Well, meet Cheryl and Don Harvey, who were vacationing in Branson, Mo., with friends last March when they were approached by a salesman for a company called Travel To Go.
“We were asked if we wanted a way to travel cheaper,” says Cheryl Harvey. “In return for listening to this information, we would be given dinner out and maybe some theater tickets. We agreed to go the next morning.”
Theater is exactly what they got. In the sales meeting, the couple heard a brief but compelling sales pitch. I’ll hand the mike to Harvey to explain.
You buy a membership for over $3,000, which will entitle you hotels and weekly vacations at a very discounted rate.
After some deliberation the sales person also offered a free cruise, and discounted airfare package if we were to purchase the vacation membership.
We were also told we could add our grown children’s names and any family members or friends to this list so they could benefit as well, with cheaper travel.
They insisted we pay for the full package that day with offering to take a credit card. We purchased the program.
So the Harveys paid $3,000 for their club membership. And here’s what happened next.
Upon trying to use their “hot weeks” — the so-called “discounted” travel weeks — we realized that you can go on the Internet and get the same deals without any costly membership.
The so-called ‘free’ cruise ended up costing us extra money to hold it and extra money for port fees. Also, it was a inside cabin in a not very desirable part of the ship. We were told that we probably would not get to travel with our friends.
The cruise came with many restrictions, including giving 90 days notice as to when we could go and dates that are blacked out. We are finally scheduled to take the cruise in a month, during hurricane season. The airfare voucher didn’t save us any money.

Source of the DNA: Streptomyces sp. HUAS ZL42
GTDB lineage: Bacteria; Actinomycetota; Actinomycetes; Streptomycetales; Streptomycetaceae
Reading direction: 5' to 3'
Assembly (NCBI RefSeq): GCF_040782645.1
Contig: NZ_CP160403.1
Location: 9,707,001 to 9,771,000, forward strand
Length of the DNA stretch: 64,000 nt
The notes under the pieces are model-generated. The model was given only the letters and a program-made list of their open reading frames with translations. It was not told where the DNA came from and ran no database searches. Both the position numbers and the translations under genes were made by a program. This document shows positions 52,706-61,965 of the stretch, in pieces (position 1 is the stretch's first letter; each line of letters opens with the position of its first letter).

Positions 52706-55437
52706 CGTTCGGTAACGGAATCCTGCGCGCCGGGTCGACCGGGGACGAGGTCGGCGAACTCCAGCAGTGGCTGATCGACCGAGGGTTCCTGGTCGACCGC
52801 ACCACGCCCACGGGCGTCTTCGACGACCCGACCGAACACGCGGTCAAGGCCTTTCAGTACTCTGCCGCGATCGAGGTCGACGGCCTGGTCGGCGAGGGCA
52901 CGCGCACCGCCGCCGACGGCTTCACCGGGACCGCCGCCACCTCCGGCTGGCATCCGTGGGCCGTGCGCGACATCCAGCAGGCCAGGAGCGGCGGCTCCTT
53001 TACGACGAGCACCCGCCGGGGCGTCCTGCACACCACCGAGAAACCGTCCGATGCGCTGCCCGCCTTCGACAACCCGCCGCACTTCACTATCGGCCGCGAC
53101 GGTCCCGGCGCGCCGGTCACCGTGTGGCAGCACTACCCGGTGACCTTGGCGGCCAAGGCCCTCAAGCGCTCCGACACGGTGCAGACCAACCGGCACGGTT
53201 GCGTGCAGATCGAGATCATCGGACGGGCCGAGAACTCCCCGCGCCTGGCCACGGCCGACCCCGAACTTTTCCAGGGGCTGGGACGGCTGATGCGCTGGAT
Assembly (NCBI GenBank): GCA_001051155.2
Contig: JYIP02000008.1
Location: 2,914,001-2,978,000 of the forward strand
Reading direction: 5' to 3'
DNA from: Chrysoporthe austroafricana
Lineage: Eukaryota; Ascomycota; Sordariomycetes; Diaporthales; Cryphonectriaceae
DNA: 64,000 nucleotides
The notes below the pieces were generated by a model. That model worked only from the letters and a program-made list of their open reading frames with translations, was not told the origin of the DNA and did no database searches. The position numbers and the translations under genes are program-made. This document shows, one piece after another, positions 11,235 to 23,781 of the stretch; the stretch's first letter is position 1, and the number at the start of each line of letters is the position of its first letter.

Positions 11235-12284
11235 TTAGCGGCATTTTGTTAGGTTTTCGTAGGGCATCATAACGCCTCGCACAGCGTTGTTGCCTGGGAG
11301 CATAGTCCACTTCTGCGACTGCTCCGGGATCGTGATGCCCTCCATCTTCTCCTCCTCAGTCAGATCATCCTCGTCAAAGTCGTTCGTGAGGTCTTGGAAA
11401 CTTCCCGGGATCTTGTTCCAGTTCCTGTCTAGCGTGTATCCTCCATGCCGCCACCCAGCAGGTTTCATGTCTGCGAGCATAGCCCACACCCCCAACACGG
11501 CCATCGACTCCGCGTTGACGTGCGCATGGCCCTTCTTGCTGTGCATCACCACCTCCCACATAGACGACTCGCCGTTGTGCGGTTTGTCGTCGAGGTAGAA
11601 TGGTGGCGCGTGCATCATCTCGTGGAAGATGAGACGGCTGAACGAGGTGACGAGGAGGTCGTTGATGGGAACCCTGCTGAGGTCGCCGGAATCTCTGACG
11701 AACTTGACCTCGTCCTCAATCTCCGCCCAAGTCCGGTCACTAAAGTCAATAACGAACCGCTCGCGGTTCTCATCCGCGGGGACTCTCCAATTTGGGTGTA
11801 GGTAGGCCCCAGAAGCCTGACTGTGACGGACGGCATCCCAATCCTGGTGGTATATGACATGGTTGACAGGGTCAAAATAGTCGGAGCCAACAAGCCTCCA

In other words, the Harveys are disappointed — very disappointed — at their $3,000 membership.
Now, Travel To Go wants Harvey to renew his membership for $200, which is just a fraction of the $3,000 he and his wife paid.
“Is there any recourse for scams like this?” she asked me. “We understand they are still selling these vacation packages in Branson and probably other cities.”
I don’t think renewing your membership is a good idea, I told her. Given their disappointing experience and all the strings that came attached to their offer, I think another year would yield similar results. Plus, Harvey believes Travel To Go is a “scam” — and who wants to do business with someone they believe is a scammer?
Travel To Go, for its part, sees itself as not only offering a legitimate product, but also being an outstanding corporate citizen. It claims to have an A+ rating with the BBB and to be active with charities, such as a fundraiser for breast cancer survivors. However, it is vague about its product, and it is not difficult to find other customers with complaints that are similar to Harvey’s. (You’ll pardon me if I don’t link to its site from this post.)
Emails sent to Travel To Go asking for comment on Harvey’s case were not returned.
But is Travel To GoTravel To Go To Go a scam? It did offer the Harveys something for their money. Worth $3,000? Probably not. Sold under suspicious circumstances? Probably. But that doesn’t necessarily make it a scam.
Or does it?
I have a stricter definition of “scam.” If Travel To Go had taken their $3,000 and given them nothing for it, then that would be scammier. But in some respects, that’s exactly what the Harveys are saying — that they could have saved the $3,000 and gotten the exact same thing.
So which is it?